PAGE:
TV and radio appearances by Nation writers and editors, big Nation announcements.
The Nation’s Ari Berman appeared on MSNBC Live with Third Way's Matt Bennett to debate whether the soon-to-be-defunct Democratic Leadership Council brought “important strength and values to the Democratic Party.” Bennett claims that saying organizations such as the DLC or Third Way are just “corporate folks in the Democratic Party” is a “ridiculous” accusation often levied by those on the “internet left.”
But Berman argues that though the DLC may have been helpful for Democrats during the Clinton years, more recently DLC leaders like Joe Lieberman and Evan Bayh supported the war in Iraq and did not contribute to the rise of politicians and groups like Howard Dean and MoveOn.org. It was Dean and MoveOn.org, Berman says, who ultimately brought new grassroots energy to the Party.
Read Berman's "The DLC Is Dead" for more on the demise of the Leadership Council.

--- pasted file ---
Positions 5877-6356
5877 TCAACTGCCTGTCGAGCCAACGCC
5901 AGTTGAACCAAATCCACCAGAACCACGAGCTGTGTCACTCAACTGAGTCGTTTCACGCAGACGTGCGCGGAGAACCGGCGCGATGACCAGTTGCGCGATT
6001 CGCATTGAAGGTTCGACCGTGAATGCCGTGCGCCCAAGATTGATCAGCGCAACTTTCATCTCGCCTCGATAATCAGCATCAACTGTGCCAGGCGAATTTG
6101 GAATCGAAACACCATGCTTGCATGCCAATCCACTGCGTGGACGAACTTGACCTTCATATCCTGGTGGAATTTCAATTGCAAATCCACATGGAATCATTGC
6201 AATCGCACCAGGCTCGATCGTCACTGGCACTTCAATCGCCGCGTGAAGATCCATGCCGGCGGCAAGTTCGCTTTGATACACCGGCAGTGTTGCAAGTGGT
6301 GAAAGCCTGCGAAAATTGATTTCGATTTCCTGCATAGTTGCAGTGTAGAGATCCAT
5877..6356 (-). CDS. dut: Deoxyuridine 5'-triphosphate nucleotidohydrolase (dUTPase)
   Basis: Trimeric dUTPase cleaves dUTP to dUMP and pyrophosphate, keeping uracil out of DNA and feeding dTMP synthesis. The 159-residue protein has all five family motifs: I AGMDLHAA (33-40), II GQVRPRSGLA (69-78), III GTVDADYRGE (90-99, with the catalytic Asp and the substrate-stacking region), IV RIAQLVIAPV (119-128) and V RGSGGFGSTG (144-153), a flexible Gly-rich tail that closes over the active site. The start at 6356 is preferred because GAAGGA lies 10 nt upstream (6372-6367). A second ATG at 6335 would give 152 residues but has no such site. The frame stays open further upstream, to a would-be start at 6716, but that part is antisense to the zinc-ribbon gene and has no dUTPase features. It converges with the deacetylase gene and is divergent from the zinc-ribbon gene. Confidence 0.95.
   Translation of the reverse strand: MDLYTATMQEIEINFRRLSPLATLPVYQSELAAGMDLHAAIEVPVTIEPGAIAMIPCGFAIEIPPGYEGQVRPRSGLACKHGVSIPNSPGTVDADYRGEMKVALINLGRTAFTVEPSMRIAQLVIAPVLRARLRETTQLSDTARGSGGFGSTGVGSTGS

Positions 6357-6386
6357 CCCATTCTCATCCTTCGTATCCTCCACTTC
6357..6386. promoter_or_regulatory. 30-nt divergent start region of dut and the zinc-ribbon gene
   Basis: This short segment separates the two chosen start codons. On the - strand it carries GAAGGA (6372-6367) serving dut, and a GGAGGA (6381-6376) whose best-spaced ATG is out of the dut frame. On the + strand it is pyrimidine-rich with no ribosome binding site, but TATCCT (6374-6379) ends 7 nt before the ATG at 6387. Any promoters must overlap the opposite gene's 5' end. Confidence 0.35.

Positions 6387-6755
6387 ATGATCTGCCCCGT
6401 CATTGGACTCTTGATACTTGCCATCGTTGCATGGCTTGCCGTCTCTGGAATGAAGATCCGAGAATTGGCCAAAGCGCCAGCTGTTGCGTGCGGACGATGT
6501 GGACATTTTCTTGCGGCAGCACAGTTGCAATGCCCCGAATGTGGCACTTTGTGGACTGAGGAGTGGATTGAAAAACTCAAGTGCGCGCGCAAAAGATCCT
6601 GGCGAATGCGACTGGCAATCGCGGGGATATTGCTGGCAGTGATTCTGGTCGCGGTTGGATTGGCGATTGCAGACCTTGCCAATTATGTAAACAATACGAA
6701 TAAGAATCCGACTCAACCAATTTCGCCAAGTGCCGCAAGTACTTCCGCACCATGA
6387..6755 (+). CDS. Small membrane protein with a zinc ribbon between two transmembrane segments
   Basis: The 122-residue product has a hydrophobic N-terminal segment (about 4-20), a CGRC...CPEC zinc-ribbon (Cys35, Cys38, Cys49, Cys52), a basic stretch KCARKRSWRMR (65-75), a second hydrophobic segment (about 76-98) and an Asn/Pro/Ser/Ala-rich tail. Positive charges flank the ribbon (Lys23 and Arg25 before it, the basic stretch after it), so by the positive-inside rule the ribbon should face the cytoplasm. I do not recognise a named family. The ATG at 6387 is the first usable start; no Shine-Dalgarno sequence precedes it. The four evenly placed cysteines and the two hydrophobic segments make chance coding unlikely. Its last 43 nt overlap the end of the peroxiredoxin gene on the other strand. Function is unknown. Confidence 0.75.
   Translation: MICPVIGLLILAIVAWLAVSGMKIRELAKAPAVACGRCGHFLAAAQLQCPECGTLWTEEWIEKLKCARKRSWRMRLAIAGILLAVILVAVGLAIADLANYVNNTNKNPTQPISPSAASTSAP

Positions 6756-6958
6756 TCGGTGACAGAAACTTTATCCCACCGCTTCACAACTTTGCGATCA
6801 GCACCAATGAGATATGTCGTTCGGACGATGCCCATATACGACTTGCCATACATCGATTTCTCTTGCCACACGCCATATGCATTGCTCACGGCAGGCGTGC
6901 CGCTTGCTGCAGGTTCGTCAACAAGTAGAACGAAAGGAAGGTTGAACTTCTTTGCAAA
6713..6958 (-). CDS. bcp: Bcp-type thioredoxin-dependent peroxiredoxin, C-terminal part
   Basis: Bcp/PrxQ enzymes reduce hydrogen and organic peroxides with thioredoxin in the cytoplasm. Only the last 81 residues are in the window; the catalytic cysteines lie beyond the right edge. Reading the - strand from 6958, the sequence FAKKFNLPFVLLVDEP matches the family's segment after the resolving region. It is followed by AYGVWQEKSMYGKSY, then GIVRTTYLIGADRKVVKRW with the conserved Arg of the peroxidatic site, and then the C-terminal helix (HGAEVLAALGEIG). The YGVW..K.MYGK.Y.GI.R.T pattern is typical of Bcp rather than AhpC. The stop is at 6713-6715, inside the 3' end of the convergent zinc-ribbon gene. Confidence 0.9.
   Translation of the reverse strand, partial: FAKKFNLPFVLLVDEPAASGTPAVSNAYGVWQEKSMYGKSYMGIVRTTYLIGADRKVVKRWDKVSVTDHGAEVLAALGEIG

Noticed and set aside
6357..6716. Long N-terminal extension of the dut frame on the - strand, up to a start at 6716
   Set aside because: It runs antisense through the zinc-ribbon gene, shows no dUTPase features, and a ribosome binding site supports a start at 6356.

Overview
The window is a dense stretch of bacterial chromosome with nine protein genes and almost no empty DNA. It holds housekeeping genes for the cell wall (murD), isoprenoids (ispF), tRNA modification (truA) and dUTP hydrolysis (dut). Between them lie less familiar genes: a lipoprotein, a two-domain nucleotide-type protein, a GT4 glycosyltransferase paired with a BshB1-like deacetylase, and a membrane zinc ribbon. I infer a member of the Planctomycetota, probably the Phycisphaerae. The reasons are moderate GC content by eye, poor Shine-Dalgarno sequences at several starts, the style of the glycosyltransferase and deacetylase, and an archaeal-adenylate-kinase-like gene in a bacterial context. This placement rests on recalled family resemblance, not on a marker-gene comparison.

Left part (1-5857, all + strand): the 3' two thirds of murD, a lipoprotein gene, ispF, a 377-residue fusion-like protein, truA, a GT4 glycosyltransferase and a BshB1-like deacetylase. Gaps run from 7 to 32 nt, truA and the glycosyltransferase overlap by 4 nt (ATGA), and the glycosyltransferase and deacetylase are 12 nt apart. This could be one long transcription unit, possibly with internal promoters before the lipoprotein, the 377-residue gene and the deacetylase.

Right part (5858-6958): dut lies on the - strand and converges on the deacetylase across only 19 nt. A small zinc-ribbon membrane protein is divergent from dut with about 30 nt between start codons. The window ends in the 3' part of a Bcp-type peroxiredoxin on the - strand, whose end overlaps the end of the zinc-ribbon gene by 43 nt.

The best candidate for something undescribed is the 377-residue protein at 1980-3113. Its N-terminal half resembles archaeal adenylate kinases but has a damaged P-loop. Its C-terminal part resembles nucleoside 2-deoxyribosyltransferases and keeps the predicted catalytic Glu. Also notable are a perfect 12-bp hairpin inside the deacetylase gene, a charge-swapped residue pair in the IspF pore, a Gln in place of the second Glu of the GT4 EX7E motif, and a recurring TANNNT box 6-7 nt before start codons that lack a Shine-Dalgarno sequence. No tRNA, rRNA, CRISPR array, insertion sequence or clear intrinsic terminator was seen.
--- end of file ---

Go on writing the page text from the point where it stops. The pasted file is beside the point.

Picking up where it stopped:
In 1961, Bobby Mitchell successfully integrated the Washington Redskins, the last whites-only football team in the NFL. Fifty years later, Mitchell joined The Nation's Dave Zirin, author Michael Eric Dyson and FanHouse columnist Kevin Blackistone to explain how it felt to play in a stadium surrounded by the Ku Klux Klan and the American Nazi Party: "I think people might not realize how hard it was," Mitchell says. But throughout this dangerous period in his life, Mitchell never lost sight of the importance of his role in forging a place for the Black community in sports, and in the broader American society.
For his part, Dyson argues that we seldom hear about the struggle of African Americans in sports because the US has a long history of simply avoiding uncomfortable truths. “We try to avoid dealing with it because it implies that something was wrong with us. If something was wrong with us in America, then the argument that we’ve made about our superiority cannot stand.”
This is the second video in a series of four. Click here for the first video and check back tomorrow for the next one.
The Nation's Katrina vanden Heuvel and NYU's Stephen Cohen join MSNBC's Morning Joe to explore whether Russia and US foreign interests are at odds. Drawing on their knowledge of the country, vanden Heuvel and Cohen discuss whether Russia poses a security threat to the US.